Second, you need to watch a lot of movies and TV and try to deconstruct the decisions that were made and why something was cut the way it was. How and why are they cutting something as common as a dialogue scene. Why does a dialogue scene in this movie look different from a similar conversation in another story? Or why is one dialogue scene cut differently than another dialogue scene in the same film? Almost evry moment in a film is covered by multiple set-ups or camera angles, so why did thy chose the exact camera angle and “size” of shot for a specific moment in the story? When do they use close-ups? When are they on a 2-shot?
Third, do not get wrapped up in technique. Everything should be in service to the story. Think of how your edit choices affect the audience’s perception of the story and the characters in the story. Pace and edit speed need to be in service to the story. Which person you’re “on” in a conversation needs to be in service to the story. Should you be on the speaker or the listener? That depends on what that decision has to say about the story and the perception of the characters. How quickly you cut to the answer to a question or to the response to a statement says a lot about the characters and the story. Is the response hesitant because they’re contemplative or worried about saying the wrong thing? Is it abrupt and impatient? Or is it fast because the character is super-smart? Do you leave in “shoe-leather” (walking or driving from one place to another) because you need to give the audience time to think or feel or anticipate? Or do you cut it out to move the story along faster?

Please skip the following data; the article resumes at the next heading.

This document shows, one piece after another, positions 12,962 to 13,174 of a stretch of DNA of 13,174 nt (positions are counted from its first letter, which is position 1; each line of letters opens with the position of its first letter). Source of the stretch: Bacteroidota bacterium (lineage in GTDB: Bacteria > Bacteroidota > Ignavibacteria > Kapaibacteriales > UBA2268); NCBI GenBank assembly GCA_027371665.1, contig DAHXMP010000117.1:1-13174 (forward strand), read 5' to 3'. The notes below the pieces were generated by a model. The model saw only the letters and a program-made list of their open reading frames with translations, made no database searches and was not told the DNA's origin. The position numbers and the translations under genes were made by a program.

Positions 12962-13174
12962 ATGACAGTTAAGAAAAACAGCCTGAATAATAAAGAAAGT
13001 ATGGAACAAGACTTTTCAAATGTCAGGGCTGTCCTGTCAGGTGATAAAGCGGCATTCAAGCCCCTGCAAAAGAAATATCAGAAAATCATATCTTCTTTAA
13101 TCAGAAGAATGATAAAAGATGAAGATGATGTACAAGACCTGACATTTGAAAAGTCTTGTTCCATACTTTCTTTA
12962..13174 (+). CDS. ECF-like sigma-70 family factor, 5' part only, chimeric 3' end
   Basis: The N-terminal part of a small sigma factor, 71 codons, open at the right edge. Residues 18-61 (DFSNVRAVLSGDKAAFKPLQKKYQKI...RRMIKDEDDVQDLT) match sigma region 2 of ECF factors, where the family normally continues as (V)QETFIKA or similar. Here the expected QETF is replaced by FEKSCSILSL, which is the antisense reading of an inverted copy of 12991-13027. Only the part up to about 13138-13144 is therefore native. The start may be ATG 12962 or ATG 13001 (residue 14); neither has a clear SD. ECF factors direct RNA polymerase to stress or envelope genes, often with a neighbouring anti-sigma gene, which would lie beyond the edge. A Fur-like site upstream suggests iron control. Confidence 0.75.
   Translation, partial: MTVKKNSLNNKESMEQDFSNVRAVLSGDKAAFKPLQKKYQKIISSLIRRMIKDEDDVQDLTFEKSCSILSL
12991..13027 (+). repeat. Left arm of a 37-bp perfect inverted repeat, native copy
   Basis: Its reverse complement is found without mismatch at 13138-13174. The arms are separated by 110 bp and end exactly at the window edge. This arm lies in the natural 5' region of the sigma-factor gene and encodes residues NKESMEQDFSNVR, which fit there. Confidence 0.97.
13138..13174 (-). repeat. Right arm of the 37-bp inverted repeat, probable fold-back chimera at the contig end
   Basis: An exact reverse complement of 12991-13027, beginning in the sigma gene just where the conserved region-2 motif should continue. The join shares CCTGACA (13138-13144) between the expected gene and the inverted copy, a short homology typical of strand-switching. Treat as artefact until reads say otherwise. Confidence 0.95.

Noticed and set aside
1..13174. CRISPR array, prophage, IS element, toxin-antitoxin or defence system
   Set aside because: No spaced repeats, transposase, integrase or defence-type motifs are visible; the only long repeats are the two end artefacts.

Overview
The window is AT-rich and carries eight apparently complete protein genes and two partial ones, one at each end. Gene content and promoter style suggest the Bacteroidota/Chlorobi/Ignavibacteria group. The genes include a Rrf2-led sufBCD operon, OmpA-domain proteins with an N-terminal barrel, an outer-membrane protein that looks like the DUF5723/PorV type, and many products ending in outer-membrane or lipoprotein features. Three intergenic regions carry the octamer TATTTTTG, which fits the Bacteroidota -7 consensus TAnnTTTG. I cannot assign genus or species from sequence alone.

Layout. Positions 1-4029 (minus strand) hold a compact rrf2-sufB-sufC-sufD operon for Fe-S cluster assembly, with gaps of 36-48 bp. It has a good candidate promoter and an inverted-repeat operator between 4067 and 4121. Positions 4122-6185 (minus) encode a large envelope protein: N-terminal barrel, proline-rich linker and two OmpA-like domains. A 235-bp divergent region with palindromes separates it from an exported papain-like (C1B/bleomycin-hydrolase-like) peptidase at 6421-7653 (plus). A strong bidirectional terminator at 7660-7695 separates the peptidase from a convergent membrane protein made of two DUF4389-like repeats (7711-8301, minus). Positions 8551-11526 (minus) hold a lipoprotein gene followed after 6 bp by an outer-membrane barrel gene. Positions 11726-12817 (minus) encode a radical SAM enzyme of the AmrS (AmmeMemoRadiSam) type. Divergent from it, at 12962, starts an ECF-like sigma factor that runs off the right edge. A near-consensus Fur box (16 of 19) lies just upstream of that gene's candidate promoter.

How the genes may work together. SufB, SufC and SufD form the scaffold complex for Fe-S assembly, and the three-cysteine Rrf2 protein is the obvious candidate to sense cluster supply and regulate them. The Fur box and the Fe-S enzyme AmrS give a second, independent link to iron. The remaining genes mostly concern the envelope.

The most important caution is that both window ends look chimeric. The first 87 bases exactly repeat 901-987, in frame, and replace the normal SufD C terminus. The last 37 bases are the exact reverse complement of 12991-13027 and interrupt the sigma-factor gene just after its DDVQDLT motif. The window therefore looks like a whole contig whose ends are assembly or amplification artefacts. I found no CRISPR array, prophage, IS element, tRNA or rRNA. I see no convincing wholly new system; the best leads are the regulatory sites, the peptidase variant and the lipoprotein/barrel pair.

Steve Hullfish produces and edits trailers, TV spots, promos and DVDs through his company, Verascope Pictures, which serves high-end clients: Universal Studios, NBC Television, DreamWorks, HIT Entertainment, Jim Henson Entertainment, VeggieTales and others. He has also co-edited two feature films for Sony/Tristar: Courageous and War Room. His 30 years of producing and editing TV shows and spots have garnered many national awards, including a national Emmy as part of the editing team of the Oprah Winfrey Show. He has co-written four other books including Color Correction for Digital Video, Avid XpressPro On the Spot, The Avid XpressPro Editing Workshop and – most recently – Avid Uncut: Workflows, Tips, and Techniques from Hollywood Pros. He is also in demand as a color correction and editing trainer for clients including NBC Sports, Major League Soccer, Turner Networks, The Versus Network, Southeast Television, Whole Foods, Avid, Tektronix, and the Children’s Television Network.